Staying carefully within the boundaries of their mandate from Congress, the members of the Independent Commission on the National Endowment for the Arts have produced a judicious, diplomatic report that is bound to accomplish just what the commission's sponsors hoped: lower the temperature on Capitol Hill and thus end for a time the tempest in the NEA's teapot. What the report does not do, though, is what is still needed: address head-on the question of federal involvement in the arts and thus the question of the NEA's very existence.

It is in the nature of reports by government commissions to be conciliatory rather than confrontational -- "Come, let us reason together" is invariably their abiding philosophy -- and last week's was no exception. The NEA controversy has been stirred by fools, mountebanks and opportunists on both sides, but the members of the commission chose not to chide any of them in even the gentlest manner, leaving it to the reader with an eye for what lies between the lines to sense its impatience with various participants in the fray.

Chief among these no doubt are many of the people who have served, if "served" is the word for it, on the "peer review" panels by which the recipients of NEA grants are chosen. The commission notes at the outset that one of its two mandates from Congress was "to review the National Endowment for the Arts grant-making procedures, including those of its panel system"; it has accepted that responsibility with what might almost be called, were this not a government commission, glee.

That the members of the commission -- four appointed by the president, eight by Congress and not a loose cannon in the lot -- regard the NEA's grantmaking procedures as unacceptable is self-evident, if politely expressed. Their recommendations, which boil down to taking final grantmaking power away from the panels and placing it in the hands of the NEA's chairman, "are based on a judgment that the endowment is not, in setting policy and making grants, adequately meeting its public responsibilities at the present time."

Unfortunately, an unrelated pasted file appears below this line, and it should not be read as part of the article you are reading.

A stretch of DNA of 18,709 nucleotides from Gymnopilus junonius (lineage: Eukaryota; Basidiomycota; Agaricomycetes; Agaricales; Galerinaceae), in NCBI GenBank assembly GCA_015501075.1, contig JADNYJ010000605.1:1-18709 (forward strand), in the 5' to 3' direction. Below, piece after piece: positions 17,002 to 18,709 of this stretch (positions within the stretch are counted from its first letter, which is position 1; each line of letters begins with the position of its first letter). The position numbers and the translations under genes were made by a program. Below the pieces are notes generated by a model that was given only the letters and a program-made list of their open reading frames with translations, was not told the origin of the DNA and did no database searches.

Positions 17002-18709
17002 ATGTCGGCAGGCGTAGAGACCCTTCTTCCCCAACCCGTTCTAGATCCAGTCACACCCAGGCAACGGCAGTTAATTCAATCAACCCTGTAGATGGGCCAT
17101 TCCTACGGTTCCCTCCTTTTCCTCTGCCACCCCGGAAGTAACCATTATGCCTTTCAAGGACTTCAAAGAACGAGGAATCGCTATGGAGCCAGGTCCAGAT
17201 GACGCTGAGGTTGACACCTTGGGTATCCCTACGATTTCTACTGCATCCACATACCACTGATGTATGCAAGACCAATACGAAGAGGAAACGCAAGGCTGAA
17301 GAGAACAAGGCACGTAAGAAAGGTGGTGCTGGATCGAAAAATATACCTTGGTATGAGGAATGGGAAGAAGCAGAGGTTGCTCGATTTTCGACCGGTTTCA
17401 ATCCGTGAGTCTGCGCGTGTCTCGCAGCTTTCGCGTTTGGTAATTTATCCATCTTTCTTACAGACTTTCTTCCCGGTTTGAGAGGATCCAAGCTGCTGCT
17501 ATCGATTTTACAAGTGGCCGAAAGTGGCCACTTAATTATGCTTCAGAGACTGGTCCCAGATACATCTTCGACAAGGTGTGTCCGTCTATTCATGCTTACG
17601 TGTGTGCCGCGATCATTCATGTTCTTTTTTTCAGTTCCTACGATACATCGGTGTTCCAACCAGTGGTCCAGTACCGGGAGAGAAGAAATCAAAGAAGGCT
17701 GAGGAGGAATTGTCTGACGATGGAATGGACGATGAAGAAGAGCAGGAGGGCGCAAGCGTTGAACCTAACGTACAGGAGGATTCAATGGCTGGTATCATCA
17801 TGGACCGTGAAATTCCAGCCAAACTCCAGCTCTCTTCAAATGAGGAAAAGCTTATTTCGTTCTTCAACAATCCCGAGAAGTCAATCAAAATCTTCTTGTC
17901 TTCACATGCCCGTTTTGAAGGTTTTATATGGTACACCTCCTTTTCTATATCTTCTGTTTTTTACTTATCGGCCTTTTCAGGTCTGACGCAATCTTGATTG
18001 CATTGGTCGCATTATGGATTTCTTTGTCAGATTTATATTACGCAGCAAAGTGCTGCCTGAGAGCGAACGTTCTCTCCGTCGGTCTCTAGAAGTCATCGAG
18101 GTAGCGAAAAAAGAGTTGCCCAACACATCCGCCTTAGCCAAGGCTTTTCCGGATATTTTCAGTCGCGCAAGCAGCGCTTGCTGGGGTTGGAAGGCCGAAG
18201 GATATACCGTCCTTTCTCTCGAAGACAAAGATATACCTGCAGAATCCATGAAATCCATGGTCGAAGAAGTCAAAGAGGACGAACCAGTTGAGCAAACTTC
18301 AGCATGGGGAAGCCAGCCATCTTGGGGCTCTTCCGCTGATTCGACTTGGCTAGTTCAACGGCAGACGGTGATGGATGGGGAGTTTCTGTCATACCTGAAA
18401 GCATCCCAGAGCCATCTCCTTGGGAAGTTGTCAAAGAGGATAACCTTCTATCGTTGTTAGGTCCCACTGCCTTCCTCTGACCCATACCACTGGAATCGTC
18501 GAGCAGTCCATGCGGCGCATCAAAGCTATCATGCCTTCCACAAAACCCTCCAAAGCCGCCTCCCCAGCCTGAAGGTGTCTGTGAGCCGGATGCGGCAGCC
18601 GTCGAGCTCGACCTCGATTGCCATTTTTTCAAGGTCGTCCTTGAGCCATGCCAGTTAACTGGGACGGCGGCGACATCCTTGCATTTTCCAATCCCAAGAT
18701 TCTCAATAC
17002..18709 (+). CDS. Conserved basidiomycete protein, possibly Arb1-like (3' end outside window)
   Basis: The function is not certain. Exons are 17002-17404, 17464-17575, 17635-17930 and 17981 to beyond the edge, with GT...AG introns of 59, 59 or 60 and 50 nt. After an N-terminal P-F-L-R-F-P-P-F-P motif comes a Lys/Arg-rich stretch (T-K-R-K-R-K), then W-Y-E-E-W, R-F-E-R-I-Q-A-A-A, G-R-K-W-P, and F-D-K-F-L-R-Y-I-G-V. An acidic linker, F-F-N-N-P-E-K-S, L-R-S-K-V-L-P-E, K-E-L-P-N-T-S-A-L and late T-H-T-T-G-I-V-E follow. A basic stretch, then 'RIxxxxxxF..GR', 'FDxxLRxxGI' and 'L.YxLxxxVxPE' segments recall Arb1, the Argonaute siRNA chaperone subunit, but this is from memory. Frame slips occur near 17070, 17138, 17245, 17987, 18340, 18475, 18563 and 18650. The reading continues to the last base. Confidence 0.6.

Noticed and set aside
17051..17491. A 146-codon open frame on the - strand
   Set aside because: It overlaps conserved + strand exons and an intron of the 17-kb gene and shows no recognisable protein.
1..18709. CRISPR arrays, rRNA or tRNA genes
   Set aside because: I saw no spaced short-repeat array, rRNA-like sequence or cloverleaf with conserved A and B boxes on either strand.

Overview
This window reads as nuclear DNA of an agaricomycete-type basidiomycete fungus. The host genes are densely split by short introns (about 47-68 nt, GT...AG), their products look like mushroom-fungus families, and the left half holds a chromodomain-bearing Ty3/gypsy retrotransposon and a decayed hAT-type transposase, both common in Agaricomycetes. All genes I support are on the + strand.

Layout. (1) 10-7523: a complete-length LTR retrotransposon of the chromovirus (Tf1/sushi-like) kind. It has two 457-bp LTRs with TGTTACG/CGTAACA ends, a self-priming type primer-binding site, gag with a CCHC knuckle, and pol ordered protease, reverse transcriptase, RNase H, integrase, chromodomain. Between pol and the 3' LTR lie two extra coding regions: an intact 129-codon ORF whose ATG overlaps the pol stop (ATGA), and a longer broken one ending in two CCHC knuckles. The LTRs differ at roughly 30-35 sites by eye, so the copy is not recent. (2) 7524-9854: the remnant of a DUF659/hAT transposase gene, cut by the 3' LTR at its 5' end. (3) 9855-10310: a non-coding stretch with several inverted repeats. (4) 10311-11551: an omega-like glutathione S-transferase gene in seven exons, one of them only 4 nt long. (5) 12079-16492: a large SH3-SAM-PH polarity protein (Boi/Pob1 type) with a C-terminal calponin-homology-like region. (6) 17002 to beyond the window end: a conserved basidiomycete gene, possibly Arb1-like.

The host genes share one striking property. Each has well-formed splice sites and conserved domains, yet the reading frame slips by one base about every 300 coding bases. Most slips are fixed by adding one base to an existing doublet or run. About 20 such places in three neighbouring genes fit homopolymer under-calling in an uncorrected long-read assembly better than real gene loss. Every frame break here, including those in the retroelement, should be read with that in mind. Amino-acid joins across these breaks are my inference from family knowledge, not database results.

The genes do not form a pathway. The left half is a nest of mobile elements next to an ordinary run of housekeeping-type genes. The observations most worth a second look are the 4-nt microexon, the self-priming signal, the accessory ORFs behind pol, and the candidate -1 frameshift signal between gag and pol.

Those responsibilities, as the commission sees them, are simply stated: "The National Endowment for the Arts is a public agency established to serve purposes the public expresses through its elected representatives." Urging that the preamble to the 1965 legislation authorizing the NEA be rewritten to make this clearer, the commission says:

"Lost in the current debate on the {NEA} is the recognition that the arts belong to all the American people and not only to those who benefit directly from the agency. The commission believes the preamble to the authorizing legislation should make this proposition clear. The preamble should also affirm that the endowment depends upon the expenditure of public funds and that it must take into account the nature of public stewardship."

The underlying problem at the NEA in recent years -- the problem Jesse Helms and others have turned into political capital -- is its indifference to the people whose tax money enables it to exist. Writing more pungently if less politely in the current issue of the New York Observer, the editor and art critic Hilton Kramer points out that "it is because of the extent to which the NEA had allowed itself to become the captive of its beneficiaries that its public support eroded so rapidly once the scandal and controversy became headline news"; by the time Andres Serrano and Karen Finley came along to focus attention on the NEA, it had become an instrument for back-scratching and palm-greasing within the artistic community rather than an agency for the impartial administration of public arts appropriations.